If your home wireless network is bedevilled by buffering, dropouts and dead spots, your router might not be to blame.
It’s just one little back box, after all… and in sprawling single-level house, split-level apartment or three-story terrace those radio waves can only travel so far.
As a certain Starfleet engineer might say, "ye cannae change the laws of physics".
You can, however, make them work in your favour – which is precisely what Netgear’s Orbi WiFi system does with a clever two-part approach to beating the WiFi blues.
There’s a conventional Orbi router fed by your ADSL modem or cable gateway, which will typically live in your home-office or tucked away in a corner of your lounge room.
But the Orbi kit includes a second unit which works like a satellite to boost your WiFi range.
It’s linked to the first Orbi via a dedicated channel outside of the usual two WiFi bands (which is why Netgear touts the Orbi as a “tri-band system”) to re-broadcast your network at full strength, providing saturation coverage in what were formerly no-go zones.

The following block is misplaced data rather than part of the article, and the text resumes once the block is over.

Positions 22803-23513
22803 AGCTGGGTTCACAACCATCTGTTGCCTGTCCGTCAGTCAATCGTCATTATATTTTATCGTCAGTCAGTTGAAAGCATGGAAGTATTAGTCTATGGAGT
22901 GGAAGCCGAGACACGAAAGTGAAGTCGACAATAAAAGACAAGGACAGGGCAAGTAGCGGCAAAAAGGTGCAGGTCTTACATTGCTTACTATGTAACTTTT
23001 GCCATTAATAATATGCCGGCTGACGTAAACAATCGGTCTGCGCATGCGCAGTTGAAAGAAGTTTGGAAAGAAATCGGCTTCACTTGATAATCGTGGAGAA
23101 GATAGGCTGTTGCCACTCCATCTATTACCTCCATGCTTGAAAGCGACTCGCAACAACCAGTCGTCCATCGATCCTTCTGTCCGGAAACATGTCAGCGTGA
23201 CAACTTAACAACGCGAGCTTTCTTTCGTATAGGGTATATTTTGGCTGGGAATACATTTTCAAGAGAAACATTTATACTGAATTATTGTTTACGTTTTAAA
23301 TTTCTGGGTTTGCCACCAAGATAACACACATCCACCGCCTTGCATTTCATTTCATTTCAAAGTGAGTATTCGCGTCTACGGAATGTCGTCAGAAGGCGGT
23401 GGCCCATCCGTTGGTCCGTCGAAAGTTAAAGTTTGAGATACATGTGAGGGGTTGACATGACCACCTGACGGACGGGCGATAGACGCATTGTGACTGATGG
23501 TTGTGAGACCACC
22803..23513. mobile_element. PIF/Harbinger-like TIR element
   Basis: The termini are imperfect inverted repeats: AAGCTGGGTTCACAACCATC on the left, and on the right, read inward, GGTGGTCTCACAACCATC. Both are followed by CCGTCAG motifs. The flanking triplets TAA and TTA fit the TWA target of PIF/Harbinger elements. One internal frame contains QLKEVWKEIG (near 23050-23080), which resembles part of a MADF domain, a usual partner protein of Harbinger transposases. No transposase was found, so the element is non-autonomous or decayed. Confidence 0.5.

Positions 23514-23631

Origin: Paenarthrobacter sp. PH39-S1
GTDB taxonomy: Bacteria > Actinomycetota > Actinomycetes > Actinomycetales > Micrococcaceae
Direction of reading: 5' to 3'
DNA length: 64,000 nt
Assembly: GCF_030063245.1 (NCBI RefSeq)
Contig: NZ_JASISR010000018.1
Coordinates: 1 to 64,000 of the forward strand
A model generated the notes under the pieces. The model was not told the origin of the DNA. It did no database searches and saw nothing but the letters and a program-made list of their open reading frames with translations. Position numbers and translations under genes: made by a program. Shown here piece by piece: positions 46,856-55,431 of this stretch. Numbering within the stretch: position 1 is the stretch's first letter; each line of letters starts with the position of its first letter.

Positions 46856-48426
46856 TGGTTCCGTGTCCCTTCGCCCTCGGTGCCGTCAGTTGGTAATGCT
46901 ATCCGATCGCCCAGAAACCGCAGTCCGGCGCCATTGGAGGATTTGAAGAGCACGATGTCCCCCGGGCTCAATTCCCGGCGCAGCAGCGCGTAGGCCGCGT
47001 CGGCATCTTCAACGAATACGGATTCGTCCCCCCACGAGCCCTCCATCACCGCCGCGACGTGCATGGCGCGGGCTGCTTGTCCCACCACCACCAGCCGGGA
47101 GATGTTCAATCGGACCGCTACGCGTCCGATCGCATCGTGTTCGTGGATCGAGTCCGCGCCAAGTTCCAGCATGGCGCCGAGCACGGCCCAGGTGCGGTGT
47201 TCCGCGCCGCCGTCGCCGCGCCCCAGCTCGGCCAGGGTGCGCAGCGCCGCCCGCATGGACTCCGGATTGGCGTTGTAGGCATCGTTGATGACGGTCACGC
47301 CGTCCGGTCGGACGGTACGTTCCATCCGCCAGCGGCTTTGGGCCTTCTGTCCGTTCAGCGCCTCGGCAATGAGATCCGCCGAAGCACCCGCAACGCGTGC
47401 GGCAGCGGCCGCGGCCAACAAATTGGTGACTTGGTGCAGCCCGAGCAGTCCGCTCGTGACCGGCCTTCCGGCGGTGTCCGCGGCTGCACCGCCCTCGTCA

You can of course buy a range extender for your existing WiFi router, but it will limit the speed of your existing setup and can be harder to configure.
In fact, because Orbi spreads the WiFi load across two routers there’s more bandwidth and signal to go around.
Netgear suggests you position the satellite roughly in the centre of your house or apartment, where it’ll radiate a wireless signal equally in all directions.
Both of the Orbi towers come pre-paired for easy setup, and boast a combined wireless range around 370m² (4,000 square feet): enough to spread out to the patio and poolside, up into the attic and down into the mancave.
From next year Netgear will sell individual Orbi units if you need even greater coverage, such as reaching a self-contained studio or teenager’s crib in the backyard.
Each Orbi sports a full complement of hard-wired network ports as well as dual-band 802.11 wireless (on fast 5GHz and mediocre 2.4GHz) at up to 3 Gigabits per second, providing more than enough bandwidth to be shared across a home full of laptops and Netflix-streaming TVs.
(Each Orbi also has a USB port which, at the time of writing, is “reserved for future use” – meaning that right now you can’t plug in a hard drive, memory stick or printer for use across the network.)
Another point of difference to conventional routers is that the Orbi isn’t an eyesore, its design shaped by the desire to have it out in the open rather than tucked away in a corner.
The gentle curves and absence of rapidly-flashing LEDs could see it mistaken for a strange piece of white pottery perched on on a bookshelf or side table as it gently bathes your home in WiFi.
The Netgear Orbis goes on sale in Australia in October at $749. Yes, that’s pricey – but it’s a smart, stylish one-shot cure for your home WiFi woes.